Julia interface to the nonuniform FFT library FINUFFT
Author ludvigak
23 Stars
Updated Last
7 Months Ago
Started In
January 2018


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This is a full-featured Julia interface to FINUFFT, which is a lightweight and fast parallel nonuniform fast Fourier transform (NUFFT) library released by the Flatiron Institute. This interface stands at v3.x, and it uses FINUFFT version 2.1.0 (note that the interface version number is distinct from the version of the wrapped binary FINUFFT library).


FINUFFT.jl requires Julia v1.3 or later, and has been tested up to v1.7.1. From the Pkg REPL mode (hit ] in REPL to enter), run


This installs the stable registered version and its dependencies, including our multi-platform precompiled binaries finufft_jll.jl, which are now microarchitecture-specific (including avx2) for better performance. You may be able to squeeze a little more performance via locally-compiled binaries; see below.


This module now provides the functions nufft1d1, nufft1d2, ..., nufft3d3, nufft1d1!, nufft1d2!, ..., nufft3d3!, that now wrap the simple and vectorized interfaces in a unified way, as well as finufft_makeplan, finufft_setpts!, finufft_exec, finufft_exec! and finufft_destroy! that wrap the guru interface. This brings the Julia interface up to the standards of the FINUFFT's MATLAB/Octave and Python interfaces. The underlying C++ routines that are called have full documentation here.

An auto-generated reference for all provided Julia functions is here.

Warning: On 10/28/21 (v2.1.0) and 1/5/22 (v3.0.0), the interface has changed (improved) significantly, breaking some backward compatibility, as follows. Please also read the documentation.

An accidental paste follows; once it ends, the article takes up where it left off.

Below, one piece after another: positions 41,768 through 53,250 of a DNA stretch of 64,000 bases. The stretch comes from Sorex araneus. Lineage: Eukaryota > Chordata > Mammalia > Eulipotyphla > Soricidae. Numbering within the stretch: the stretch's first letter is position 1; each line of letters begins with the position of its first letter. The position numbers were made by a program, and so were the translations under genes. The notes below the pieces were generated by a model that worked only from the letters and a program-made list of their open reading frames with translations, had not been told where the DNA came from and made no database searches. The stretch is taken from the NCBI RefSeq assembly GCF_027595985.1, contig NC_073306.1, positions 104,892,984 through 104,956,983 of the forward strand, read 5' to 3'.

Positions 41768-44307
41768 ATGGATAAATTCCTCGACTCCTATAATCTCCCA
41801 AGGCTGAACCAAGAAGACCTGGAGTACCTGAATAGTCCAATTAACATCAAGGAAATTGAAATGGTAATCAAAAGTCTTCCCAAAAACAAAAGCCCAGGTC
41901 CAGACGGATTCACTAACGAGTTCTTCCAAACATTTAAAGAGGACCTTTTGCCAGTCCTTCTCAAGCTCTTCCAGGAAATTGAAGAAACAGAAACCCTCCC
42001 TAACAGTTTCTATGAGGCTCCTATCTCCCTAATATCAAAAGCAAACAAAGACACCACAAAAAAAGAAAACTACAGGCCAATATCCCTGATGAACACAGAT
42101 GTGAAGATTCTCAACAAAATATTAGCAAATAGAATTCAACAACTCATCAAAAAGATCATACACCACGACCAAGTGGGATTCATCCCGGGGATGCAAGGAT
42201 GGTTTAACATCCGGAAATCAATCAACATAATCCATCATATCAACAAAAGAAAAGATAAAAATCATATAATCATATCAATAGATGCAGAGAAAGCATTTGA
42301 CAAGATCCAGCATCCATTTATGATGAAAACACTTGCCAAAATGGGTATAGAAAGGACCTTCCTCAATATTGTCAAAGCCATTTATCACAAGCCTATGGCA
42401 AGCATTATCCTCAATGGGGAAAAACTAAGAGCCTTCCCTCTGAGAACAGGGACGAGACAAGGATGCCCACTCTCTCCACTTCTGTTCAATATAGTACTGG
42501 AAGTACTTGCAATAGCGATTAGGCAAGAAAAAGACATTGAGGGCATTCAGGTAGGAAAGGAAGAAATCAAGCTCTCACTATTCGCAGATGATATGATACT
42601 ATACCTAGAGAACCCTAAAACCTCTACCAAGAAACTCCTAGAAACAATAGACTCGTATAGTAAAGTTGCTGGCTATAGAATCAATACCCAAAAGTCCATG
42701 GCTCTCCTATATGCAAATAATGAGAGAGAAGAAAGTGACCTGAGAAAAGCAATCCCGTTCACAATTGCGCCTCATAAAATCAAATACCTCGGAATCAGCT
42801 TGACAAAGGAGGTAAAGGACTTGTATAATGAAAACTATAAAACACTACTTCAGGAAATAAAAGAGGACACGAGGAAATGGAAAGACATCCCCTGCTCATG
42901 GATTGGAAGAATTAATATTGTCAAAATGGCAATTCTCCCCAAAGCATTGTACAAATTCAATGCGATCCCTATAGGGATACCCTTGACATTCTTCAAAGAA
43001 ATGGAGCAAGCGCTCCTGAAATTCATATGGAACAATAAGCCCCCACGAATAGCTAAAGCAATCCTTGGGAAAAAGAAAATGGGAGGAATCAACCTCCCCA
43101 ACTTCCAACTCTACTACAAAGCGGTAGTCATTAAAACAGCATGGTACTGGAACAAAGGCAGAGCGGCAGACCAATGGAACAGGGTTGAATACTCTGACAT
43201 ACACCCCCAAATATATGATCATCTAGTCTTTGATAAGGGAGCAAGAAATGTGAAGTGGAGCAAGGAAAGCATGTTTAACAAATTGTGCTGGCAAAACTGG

• Function calls mimic the C/C++ interface, with the exception that you don't need to pass the dimensions of any arrays in the argument (they are inferred using size()).
  • A vectorized call (performing multiple transforms, each with different coefficient vectors but the same set of nonuniform points) can now be performed using the same functions as the single-transform interface, detected from the size of the input arrays.
  • Both 64-bit and 32-bit precision calls are now supported using a single set of function names. Which precision to use is inferred from the type of the input arrays, except for in the guru interface where the dtype argument is required for finufft_makeplan. (NOTE: The use of the dtype argument in the simple interface is deprecated as of v3.1.0)
  • The functions named nufftDdN return the output array.
  • In contrast, the functions named nufftDdN! take the output array as an argument. This needs to be preallocated with the correct size.
  • Likewise, in the guru interface, finufft_exec returns the output array, while finufft_exec! takes the output array as an argument that needs to be preallocated. The methods finufft_setpts! and finufft_destroy! now include explamation points in Julian style, since they both change the plan.